Security by Sector: Cybercrime Could Impact the Food Processing and Manufacturing Industry

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The subject of how information security impacts different industry sectors is an intriguing one. For example, how does the finance industry fare in terms of information security compared to the health sector, or the entertainment business? Are there some sectors that face greater cyber-threats and risks than others? Do some do a better job of keeping data secure, and if so, how and why?

A new research report from the Food Protection and Defense Institute (FPDI) at the University of Minnesota has revealed the data security risks that threaten the food processing and manufacturing industry.

The FPDI’s report outlined why the food industry could potentially become a target of cybercrime and warned that it is particularly at risk of attack due to a number of factors. These include its reliance on insecure/outdated industrial control systems (ICSs) at food processing factories/plants and a lack of security maturity compared to other sectors.

“The food industry is already a frequent target of motivated criminals. For example, transnational criminal organizations (TCOs) are heavily involved in large-scale food-related crimes such as counterfeiting, economically motivated adulteration, theft and resale, and smuggling,” the report explained.

That criminal activity could quite easily take on a cyber-nature, the FPDI warned. Significant food industry cybersecurity vulnerabilities exist in a sector that has, in the last few decades, seen computers and advances in technology quickly revolutionize food processing and manufacturing processes, without the same security improvements alongside it – which makes it vulnerable.

“Food industry ICSs not only have many of the same vulnerabilities as other sectors, but many unique ones as well. These include those stemming from the many companies still using ICSs that were developed before security was a concern and can’t be updated.”

What’s more, the report pointed out that as industries such as energy, financial and healthcare have developed a better focus on hardening security in the wake of widely-publicized cyber-attacks against those sectors, it can be assumed that criminals and other threat actors will move on to lower hanging fruit.

“This could well be the food industry, which continues to use vulnerable ICSs that are discoverable on the internet,” the FPDI stated.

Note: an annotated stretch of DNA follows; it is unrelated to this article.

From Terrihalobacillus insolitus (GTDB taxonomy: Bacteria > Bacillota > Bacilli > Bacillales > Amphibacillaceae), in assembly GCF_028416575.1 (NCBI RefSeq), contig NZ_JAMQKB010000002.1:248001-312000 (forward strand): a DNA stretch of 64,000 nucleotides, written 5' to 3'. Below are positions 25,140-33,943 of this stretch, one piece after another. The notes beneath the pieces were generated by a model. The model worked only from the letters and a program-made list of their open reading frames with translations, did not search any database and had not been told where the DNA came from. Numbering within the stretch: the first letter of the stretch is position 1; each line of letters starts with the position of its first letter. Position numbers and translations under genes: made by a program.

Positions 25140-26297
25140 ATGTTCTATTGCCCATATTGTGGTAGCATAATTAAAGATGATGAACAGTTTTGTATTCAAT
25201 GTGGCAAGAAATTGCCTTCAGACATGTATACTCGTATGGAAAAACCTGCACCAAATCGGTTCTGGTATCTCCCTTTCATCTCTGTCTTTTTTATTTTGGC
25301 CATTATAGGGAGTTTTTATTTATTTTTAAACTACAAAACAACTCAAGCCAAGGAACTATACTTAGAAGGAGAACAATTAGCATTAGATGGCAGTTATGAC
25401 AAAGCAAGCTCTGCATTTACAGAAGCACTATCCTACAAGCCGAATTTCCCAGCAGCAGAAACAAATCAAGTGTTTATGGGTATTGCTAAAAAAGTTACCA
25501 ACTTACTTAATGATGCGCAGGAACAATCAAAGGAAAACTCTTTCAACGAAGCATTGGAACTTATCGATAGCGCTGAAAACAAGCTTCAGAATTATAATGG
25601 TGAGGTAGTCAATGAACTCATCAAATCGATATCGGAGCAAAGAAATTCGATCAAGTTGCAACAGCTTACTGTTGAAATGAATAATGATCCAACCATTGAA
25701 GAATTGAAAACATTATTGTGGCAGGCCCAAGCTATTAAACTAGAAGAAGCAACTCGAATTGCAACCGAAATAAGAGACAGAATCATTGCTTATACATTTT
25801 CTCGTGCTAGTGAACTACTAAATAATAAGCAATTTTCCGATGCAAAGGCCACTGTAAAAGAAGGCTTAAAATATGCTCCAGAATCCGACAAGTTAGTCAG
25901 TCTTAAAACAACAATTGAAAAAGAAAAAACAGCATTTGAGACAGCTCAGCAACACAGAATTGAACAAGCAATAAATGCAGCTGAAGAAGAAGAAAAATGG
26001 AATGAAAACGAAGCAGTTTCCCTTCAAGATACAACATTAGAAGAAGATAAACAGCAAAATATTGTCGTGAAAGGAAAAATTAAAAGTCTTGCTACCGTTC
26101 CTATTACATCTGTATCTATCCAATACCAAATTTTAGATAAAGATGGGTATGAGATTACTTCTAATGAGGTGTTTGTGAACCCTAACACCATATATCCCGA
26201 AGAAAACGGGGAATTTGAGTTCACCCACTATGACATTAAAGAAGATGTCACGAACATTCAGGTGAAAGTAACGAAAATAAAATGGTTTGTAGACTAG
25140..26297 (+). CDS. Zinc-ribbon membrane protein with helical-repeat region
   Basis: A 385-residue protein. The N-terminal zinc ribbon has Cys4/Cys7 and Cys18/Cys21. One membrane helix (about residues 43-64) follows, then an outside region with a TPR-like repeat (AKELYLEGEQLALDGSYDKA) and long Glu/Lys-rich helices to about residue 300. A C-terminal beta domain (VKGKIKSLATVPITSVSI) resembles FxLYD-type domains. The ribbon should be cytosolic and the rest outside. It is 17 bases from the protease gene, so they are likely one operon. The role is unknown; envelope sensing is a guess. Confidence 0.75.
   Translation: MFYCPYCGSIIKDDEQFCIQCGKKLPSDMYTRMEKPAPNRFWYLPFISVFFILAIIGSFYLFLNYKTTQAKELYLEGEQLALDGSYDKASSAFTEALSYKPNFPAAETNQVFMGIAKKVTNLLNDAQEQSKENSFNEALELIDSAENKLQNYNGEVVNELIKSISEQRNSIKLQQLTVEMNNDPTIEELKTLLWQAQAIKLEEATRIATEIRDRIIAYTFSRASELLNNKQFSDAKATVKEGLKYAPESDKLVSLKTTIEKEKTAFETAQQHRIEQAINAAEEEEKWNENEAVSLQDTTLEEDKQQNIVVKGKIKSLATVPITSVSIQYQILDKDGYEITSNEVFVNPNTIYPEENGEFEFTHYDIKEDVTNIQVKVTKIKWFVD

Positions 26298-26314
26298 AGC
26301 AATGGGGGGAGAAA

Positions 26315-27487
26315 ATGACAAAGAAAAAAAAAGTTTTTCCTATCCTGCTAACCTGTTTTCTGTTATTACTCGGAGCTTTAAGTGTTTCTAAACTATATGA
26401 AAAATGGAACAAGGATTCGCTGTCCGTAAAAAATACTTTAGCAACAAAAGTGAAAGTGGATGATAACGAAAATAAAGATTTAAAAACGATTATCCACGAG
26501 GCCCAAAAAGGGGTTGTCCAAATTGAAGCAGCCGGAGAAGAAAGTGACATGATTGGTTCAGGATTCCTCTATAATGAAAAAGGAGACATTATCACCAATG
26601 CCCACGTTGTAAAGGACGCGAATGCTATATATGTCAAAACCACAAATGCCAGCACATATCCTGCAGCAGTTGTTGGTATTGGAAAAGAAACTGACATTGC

There is also the fact that those responsible for operating and maintaining ICSs in the food manufacturing industry, operations technology (OT) personnel, are often experts trained in food safety and production – and not in cybersecurity.

“Thus, even though ICS cybersecurity standards and best practices are well-known and thoroughly documented, their complexity and volume overwhelm most food industry OT personnel.”

In terms of the potential consequences of cyber-attacks against the food processing and manufacturing industry, the FPDI’s research highlighted:

  • Financial costs from ransomware payouts and lost productivity
  • Equipment damage
  • Food products becoming unsafe for sale and consumption
  • Business and public health risks

Commenting on the research Dave Weinstein, CSO at Claroty, said: “While it doesn’t receive many headlines, the cyber-risk to the food and beverage manufacturing process is a serious one. Not only are most of the industrial control systems behind the manufacturing process inherently insecure, but many companies in this industry are embracing aggressive digital transformation initiatives. These efforts are great for productivity and efficiency, but they also introduce more connectivity to the manufacturing network, thus subjecting it to both commodity malware from the IT network and targeted threats.”

To conclude its report, the FPDI identified several steps that food companies can take to protect themselves:

  • Foster more communication between OT and IT staff
  • Begin conducting risk assessments that include inventorying both ICSs and IT systems
  • Involve staff with cybersecurity expertise in the procurement and deployment process for ICS devices
  • Extend your food safety and food defense culture to cybersecurity

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